Money from tickets used for progress

Amy Poppinga

Amy Poppinga

$751,225. That amount of money could buy 7.5 million packages of Ramen Noodles, over 24,000 sweatshirts at the bookstore and 646 Super Flex meal plans. That it is also the amount needed to maintain and build streets and parking lots at SDSU.

During the 2006-2007 school year, students and faculty paid $517,790 in parking fees and $233,435 in parking fines.

Where does all that money go?

Mike Reger, the executive vice president for administration, said the money goes back into the thing that generated it: parking. The money is used to repair parking lots and streets, construct new parking lots and streets and a small portion goes to pay the minimum wage of the students who give out parking tickets.

Dean Kattelmann, the assistant vice president of facilities and service, said the physical plant budgets $650,000 to $700,000 for parking and traffic issues each year. $175,000 of that budget automatically goes to UPD for student labor and wear and tear on equipment, and the remaining $475,000 to $525,000 is used to repair the lots, streets and street lights, construct new lots and streets, remove snow and many other maintenance tasks that are not commonly thought of like annually repainting lines in parking lots.

Even though the money is used for many purposes, some still question whether or not all that parking money is really necessary?

Kattelmann believes so. “The money is not wasted,” he said. “No other fees go into maintaining lots.”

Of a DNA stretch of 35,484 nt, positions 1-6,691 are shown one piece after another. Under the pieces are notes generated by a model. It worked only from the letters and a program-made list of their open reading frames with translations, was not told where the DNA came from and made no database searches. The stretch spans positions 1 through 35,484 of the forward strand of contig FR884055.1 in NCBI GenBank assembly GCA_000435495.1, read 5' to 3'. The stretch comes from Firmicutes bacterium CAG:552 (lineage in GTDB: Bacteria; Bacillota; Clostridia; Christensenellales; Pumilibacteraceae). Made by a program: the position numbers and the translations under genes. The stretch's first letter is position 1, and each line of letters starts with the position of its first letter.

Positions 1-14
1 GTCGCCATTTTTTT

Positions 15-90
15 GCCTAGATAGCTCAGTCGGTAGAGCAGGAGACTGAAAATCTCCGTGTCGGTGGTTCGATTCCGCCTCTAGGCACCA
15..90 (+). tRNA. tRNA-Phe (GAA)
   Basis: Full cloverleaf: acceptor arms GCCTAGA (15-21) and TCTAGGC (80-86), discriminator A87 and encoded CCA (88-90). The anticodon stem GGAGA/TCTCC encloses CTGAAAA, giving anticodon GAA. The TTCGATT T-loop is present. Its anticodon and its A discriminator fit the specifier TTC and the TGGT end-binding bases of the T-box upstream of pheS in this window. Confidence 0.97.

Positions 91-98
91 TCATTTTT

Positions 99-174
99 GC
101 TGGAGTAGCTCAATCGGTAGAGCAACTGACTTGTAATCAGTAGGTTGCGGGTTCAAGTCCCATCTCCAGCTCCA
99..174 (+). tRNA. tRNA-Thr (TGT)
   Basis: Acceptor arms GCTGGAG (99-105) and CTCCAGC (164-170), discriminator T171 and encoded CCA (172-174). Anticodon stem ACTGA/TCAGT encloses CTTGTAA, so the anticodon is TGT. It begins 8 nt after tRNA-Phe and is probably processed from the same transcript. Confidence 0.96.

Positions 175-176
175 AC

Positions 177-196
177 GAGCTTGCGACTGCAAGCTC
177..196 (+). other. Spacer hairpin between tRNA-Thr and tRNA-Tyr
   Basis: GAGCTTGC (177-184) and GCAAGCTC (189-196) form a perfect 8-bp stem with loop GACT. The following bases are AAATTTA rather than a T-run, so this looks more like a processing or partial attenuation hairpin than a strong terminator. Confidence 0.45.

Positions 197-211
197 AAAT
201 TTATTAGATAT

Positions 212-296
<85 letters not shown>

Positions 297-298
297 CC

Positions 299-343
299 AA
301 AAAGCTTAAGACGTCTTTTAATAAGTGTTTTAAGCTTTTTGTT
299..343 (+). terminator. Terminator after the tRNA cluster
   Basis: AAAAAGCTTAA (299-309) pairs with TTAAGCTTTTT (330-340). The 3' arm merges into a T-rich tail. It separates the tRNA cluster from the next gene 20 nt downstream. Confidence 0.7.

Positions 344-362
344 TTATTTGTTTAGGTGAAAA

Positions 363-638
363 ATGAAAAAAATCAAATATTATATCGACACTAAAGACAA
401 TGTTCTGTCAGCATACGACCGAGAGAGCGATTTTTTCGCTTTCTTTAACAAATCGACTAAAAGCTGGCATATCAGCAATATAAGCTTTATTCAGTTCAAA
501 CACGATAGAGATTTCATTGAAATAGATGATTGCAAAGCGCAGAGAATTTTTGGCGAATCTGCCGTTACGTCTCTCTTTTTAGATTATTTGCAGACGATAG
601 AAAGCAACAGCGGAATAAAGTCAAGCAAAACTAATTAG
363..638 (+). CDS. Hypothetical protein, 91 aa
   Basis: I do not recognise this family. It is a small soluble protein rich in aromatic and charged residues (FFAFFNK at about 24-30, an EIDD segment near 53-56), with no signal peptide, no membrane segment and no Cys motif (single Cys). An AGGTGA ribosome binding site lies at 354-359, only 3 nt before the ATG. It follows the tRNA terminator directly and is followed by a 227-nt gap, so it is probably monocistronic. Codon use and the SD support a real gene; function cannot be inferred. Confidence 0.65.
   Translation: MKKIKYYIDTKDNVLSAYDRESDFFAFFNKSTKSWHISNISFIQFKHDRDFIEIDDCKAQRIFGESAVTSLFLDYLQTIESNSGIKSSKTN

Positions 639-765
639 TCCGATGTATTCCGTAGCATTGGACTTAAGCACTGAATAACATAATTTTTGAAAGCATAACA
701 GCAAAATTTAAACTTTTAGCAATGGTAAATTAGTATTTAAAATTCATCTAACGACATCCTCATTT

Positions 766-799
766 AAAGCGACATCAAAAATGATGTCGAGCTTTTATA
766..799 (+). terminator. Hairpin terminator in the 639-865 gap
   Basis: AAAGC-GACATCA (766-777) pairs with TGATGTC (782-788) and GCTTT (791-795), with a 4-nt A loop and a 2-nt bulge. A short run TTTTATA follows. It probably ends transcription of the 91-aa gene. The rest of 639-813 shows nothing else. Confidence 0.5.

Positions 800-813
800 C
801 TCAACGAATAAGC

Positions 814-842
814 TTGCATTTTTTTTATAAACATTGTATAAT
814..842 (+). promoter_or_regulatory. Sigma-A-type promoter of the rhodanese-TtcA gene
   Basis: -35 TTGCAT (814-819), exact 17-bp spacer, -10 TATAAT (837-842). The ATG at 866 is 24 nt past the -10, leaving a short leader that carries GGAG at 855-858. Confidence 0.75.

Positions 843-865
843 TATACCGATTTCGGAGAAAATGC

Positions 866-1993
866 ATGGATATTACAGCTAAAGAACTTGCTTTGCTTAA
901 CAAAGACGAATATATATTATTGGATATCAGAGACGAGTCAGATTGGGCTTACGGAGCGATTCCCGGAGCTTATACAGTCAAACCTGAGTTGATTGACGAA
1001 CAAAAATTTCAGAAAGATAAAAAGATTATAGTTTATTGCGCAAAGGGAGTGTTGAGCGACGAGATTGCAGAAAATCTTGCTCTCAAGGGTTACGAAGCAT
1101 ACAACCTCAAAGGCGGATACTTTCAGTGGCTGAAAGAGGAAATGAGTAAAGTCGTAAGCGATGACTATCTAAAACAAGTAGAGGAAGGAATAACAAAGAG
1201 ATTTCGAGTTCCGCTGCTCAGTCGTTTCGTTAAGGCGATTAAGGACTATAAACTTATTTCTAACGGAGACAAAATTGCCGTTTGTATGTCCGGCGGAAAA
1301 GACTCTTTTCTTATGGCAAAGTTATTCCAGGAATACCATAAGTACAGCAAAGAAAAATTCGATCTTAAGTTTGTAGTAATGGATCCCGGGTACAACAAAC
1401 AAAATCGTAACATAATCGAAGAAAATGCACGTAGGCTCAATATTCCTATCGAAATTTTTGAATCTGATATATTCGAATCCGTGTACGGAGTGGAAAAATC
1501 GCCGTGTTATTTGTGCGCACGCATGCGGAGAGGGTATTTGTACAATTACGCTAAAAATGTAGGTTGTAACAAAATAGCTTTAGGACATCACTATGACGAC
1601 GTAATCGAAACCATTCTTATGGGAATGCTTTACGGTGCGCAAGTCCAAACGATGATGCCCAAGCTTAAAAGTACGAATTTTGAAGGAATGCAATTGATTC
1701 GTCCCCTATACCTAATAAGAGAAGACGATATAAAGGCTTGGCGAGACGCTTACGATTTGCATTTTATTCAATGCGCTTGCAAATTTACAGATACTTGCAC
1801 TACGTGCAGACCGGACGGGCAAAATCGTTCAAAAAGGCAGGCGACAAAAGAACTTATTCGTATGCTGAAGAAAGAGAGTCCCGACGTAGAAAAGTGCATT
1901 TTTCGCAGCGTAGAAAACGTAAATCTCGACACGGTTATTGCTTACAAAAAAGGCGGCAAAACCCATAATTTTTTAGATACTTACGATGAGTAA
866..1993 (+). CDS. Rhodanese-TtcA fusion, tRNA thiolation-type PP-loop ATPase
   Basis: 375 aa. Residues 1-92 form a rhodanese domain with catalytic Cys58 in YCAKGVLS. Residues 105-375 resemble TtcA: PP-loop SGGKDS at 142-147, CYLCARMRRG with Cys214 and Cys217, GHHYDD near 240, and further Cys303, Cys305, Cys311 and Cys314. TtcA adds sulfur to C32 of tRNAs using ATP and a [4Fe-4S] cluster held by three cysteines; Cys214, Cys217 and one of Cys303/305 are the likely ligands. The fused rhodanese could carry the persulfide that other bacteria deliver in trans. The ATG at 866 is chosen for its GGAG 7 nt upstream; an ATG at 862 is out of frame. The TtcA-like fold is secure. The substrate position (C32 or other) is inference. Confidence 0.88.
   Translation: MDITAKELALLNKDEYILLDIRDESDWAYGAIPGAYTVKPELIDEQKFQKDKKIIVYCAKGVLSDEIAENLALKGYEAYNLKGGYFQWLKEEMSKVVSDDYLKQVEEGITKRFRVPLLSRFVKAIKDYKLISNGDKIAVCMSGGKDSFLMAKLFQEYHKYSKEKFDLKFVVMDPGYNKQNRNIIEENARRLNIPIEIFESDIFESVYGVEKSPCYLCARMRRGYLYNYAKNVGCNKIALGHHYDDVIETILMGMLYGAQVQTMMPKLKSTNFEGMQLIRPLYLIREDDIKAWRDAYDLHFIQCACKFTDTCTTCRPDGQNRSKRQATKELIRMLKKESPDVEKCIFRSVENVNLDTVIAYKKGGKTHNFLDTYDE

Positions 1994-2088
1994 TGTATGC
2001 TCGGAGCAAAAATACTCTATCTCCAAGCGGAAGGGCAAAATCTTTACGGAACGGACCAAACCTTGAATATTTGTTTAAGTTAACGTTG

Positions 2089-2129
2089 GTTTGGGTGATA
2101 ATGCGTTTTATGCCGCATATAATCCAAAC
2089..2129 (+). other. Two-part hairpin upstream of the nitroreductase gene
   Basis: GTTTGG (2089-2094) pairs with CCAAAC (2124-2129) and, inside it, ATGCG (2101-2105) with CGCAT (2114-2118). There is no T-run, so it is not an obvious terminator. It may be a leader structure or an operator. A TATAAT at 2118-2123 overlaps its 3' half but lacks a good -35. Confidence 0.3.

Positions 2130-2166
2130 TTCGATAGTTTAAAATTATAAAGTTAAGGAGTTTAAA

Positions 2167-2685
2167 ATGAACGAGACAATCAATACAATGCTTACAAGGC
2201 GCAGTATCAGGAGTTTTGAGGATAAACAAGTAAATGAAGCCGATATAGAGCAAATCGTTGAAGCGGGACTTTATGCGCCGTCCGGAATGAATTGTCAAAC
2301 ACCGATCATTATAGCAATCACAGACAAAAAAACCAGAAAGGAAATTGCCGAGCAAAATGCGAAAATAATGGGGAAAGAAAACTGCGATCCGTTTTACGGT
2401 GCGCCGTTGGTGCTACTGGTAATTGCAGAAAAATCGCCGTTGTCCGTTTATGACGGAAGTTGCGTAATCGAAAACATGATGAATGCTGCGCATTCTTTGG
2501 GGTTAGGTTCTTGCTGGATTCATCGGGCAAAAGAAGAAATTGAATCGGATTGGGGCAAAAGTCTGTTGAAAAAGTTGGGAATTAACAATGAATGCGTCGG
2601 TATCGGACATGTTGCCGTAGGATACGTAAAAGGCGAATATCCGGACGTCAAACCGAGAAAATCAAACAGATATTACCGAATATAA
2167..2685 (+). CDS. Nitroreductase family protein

Last year, Kattelmann said the physical plant spent $95,000 on snow removal alone, and in 2005, the spent almost $17,000 to paint parking lots.

Constructing new parking lots are even more expensive. The Performing Arts Center parking lots, constructed in 2004, cost over $370,000, and the PAC east lot, constructed in 2007, cost about $650,000.

Street maintenance is another expensive area and is especially unique at SDSU. All the other colleges in the state are small enough that the local city takes care of their streets. Since SDSU is larger – and almost like a small city in itself, with 225 acres of land on campus, according to Kattelmann – it is the only campus in the state responsible for the upkeep, repair and snow plowing of its streets, said Reger.

In addition to 4.5 miles of streets, the physical plant must keep SDSU’s 19.5 miles of sidewalks and 567 street lights in working order, and with a growing campus, those numbers will continue to climb.